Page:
Blood test to tell you: It's now or never for a baby

[FONT=Arial,Verdana,Helvetica]LONDON (Daily Mail) -- Women can now find out how much time they have left to start a family with a simple blood test.
The test checks for levels of anti-Mullerian hormone (AMH) which is made by the ovaries and plays a vital part in the production of the female hormone estrogen. It also helps the egg mature each month.
The level of AMH indicates how well the ovary is functioning and, as this falls with age, experts believe it is the best indicator of future fertility.
One in seven women in the UK now choose to become mothers beyond the age of 35 and this test could be vital for those wanting to delay motherhood but who do not want to miss their chance of becoming a mum.
The test, which is not yet available on the NHS, can also be useful to women wanting to know when they are likely to start the menopause. And it can help couples assess how likely they are to succeed at IVF because the higher the level of AMH the better quality the mother's eggs are likely to be.
“Experts now agree that AMH is one of the most accurate measures of a woman's fertility,” said Dr. Ellis Downes, consultant gynecologist and chief executive of GynaeCheck, who supply the test. “Similar tests already available tend to check for levels of estrogen but as these fluctuate when a woman becomes menopausal it will not be as accurate as the AMH test.”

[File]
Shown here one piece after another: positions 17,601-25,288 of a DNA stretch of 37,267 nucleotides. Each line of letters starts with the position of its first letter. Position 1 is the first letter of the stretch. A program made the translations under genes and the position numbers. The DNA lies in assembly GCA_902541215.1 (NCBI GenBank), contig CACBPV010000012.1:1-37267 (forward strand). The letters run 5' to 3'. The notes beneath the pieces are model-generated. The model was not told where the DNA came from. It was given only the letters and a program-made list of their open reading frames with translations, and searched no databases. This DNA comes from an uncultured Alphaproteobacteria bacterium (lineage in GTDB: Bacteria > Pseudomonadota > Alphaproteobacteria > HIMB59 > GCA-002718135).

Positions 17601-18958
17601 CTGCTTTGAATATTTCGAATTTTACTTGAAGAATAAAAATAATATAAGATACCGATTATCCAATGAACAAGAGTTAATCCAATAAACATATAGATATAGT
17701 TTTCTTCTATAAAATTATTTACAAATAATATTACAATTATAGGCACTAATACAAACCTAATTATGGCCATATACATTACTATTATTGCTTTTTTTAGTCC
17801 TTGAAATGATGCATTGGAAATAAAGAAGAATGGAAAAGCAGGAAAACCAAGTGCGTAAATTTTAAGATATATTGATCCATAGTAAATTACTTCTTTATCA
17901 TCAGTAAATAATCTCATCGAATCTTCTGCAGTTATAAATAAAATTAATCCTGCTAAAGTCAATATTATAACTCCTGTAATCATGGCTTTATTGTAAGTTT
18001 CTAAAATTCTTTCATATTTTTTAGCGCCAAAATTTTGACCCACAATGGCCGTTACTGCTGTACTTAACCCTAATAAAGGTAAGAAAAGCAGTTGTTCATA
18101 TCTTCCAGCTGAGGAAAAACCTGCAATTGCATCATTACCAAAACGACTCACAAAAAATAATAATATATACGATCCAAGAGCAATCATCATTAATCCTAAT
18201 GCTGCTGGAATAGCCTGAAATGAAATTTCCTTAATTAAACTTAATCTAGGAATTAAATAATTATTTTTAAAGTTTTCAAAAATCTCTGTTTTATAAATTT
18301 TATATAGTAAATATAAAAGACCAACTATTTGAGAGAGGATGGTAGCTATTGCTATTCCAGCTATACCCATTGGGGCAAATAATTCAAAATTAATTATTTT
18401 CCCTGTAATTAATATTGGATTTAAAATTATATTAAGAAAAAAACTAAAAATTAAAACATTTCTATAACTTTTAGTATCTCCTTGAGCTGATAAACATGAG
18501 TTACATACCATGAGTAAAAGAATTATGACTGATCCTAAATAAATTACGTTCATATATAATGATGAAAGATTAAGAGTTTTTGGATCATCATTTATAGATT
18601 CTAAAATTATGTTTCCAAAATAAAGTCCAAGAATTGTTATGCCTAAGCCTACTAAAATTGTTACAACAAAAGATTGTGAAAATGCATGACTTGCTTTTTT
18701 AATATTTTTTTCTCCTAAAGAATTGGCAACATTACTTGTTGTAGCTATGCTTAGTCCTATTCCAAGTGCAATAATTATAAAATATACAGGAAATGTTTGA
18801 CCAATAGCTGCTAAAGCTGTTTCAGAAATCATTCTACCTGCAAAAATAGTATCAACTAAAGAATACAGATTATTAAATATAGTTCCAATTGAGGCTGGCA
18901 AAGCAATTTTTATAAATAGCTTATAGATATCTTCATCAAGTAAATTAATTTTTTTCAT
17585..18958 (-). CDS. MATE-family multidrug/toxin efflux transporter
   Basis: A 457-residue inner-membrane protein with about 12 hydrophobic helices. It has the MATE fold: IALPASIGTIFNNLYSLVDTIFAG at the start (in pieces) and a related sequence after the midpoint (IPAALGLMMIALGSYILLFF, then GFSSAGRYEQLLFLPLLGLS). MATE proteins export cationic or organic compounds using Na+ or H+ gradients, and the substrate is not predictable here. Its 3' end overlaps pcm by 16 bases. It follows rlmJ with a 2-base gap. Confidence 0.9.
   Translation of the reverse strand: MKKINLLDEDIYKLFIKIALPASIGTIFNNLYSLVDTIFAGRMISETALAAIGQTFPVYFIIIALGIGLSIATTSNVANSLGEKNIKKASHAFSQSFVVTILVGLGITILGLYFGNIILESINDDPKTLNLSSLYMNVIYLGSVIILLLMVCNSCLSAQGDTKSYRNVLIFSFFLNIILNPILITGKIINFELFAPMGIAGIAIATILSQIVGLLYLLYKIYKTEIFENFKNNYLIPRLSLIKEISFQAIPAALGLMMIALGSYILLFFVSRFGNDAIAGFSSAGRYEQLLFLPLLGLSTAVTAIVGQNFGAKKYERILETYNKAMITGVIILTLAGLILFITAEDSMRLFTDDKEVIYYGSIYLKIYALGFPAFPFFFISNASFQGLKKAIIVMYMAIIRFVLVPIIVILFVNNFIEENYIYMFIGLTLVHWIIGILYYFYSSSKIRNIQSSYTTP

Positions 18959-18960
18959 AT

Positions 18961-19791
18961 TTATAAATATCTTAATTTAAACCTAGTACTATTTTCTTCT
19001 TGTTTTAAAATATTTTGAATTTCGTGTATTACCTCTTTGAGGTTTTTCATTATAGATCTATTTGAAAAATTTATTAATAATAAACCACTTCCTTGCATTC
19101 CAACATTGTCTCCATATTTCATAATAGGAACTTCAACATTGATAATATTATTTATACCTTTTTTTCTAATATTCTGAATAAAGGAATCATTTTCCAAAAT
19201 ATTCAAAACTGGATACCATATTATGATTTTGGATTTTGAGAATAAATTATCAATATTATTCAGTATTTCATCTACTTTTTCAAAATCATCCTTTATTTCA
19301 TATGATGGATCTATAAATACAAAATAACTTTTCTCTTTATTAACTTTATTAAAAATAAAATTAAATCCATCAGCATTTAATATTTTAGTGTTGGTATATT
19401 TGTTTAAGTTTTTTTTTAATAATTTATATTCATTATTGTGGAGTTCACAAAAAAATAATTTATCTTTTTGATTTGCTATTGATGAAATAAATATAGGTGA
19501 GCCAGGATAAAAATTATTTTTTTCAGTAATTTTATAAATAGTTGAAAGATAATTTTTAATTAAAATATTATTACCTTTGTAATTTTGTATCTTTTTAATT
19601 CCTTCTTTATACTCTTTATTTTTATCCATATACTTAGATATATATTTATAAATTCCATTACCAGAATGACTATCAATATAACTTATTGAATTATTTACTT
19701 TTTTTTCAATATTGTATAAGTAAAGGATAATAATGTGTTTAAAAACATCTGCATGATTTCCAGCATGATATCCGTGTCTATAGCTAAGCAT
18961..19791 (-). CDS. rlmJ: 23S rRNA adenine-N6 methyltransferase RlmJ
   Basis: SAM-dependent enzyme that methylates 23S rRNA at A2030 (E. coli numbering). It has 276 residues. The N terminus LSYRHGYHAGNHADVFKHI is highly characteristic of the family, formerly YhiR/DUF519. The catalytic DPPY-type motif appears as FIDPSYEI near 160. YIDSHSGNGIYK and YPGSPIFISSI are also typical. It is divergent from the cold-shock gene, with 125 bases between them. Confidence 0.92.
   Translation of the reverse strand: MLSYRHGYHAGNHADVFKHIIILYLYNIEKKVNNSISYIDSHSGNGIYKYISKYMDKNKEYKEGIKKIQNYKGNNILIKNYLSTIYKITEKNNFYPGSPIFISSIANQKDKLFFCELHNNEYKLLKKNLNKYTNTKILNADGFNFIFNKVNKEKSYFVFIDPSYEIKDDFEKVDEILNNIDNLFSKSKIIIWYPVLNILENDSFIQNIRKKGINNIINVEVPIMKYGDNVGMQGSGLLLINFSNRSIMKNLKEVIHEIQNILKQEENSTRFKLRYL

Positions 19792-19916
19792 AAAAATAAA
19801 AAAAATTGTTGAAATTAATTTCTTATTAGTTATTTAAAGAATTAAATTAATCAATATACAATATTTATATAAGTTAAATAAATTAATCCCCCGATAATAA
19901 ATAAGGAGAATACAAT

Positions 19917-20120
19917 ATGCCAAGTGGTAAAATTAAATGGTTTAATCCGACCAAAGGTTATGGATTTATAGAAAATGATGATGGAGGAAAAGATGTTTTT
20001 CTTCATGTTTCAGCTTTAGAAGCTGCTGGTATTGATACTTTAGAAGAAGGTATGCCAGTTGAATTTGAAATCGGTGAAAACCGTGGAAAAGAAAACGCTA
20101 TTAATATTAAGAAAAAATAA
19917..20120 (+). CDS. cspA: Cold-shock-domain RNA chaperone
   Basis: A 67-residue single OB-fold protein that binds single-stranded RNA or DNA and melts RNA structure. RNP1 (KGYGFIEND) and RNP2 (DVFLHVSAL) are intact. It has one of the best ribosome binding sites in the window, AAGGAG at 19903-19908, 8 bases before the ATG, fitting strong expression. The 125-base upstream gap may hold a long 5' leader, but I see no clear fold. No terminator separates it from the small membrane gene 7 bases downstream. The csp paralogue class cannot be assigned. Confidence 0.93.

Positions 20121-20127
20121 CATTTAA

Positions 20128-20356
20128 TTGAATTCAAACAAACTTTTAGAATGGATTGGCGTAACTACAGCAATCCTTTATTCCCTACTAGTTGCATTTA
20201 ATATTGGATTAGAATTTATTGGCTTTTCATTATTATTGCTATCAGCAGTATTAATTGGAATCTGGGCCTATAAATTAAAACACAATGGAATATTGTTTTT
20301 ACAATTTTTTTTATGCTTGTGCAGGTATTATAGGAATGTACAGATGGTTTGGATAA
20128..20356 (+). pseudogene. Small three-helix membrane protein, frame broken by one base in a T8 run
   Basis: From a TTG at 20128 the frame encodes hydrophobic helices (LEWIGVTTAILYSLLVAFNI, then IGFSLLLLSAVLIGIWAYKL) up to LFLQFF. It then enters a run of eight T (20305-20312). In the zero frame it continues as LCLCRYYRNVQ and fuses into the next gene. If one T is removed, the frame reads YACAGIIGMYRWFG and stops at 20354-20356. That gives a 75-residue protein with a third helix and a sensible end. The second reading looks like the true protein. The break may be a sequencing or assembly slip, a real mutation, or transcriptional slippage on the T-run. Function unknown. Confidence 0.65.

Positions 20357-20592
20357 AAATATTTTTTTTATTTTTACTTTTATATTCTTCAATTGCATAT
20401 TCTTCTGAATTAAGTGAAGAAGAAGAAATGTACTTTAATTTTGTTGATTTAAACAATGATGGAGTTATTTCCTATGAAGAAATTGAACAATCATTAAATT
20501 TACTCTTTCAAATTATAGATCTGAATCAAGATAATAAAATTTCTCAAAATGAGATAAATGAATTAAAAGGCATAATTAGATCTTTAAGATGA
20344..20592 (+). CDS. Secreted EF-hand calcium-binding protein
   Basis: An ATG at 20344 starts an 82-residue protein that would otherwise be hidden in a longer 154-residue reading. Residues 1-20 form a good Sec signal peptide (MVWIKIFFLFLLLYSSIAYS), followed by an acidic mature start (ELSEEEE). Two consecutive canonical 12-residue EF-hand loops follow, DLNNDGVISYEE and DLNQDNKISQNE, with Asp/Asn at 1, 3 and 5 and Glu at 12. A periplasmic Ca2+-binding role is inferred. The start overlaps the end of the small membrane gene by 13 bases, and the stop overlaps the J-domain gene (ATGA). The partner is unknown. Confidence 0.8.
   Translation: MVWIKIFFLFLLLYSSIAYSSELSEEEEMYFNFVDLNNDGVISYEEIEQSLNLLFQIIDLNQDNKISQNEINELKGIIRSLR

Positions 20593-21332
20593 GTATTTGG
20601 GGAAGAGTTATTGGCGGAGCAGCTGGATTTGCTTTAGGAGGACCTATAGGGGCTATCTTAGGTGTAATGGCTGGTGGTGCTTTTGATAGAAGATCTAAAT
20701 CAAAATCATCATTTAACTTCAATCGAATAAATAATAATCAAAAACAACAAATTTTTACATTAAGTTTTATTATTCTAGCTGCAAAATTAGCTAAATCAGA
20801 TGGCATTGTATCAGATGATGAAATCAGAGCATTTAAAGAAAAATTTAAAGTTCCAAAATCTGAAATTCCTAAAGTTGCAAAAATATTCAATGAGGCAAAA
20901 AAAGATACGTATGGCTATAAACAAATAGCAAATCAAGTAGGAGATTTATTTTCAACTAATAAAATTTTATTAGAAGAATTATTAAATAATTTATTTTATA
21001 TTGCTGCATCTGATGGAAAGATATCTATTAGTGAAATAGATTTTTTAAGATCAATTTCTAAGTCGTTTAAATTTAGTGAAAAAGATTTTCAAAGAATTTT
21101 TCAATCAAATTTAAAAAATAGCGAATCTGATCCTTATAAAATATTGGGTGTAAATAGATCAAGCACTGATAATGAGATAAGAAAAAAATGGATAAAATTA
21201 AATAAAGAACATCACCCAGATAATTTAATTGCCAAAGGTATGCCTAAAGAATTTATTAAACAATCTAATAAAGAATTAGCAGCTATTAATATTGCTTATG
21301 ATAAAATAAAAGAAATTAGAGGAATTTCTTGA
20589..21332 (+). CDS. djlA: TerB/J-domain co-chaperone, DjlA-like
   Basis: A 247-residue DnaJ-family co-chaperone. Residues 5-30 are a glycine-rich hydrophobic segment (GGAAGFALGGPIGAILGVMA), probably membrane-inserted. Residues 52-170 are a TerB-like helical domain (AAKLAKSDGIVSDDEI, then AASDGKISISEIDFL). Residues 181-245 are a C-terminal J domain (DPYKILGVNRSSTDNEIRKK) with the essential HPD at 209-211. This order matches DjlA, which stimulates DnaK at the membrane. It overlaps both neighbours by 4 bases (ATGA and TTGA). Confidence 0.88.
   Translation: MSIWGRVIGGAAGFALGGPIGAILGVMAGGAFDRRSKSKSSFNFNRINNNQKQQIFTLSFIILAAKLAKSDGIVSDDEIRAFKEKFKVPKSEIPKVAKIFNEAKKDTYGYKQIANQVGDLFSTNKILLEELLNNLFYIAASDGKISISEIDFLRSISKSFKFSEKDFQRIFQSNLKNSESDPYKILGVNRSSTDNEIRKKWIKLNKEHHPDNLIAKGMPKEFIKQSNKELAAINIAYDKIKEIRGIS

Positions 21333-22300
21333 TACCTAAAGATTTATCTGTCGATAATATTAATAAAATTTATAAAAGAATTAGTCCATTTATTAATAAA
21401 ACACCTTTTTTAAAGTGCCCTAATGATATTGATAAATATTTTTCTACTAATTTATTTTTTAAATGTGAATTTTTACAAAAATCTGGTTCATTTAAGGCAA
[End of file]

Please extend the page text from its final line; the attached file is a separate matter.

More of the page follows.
The test kit can be ordered over the internet, but unlike similar tests available can be done at any stage in a women's cycle. The sample is then sent to a laboratory. The results will be delivered within five days and come in a traffic light form. Green means the woman's
AMH levels are normal and that provided she has no other health issues she should have no problem conceiving for the next 12 months at least.
Amber means that levels of AMH are starting to fall and she may have problems conceiving if she delays for more than a year and red means that the levels of AMH are very low and that she may be menopausal.
The test can also be used as a marker for polycystic ovary syndrome, a hormonal condition.
Taking the contraceptive Pill may lower the risk of some cancers.
Researchers who have monitored more than 17,000 women for over 30 years have found that taking the Pill may protect against cancers of the womb and ovaries.
The Oxford University researchers found that the protective effects were sustained up to 20 years after women stopped taking the Pill.
Analysis of the 844 cases of breast cancer among the women shows that the risk was about the same for Pill users and non-users. But the chances of pill users developing uterine or ovarian cancer were one tenth those of non-users. “Beneficial effects for oral contraceptives on the gynaecological cancers outweighed adverse effects,” said the researchers, even though Pill users of more than eight years were found to be six times more likely to develop cervical cancer.[/FONT]


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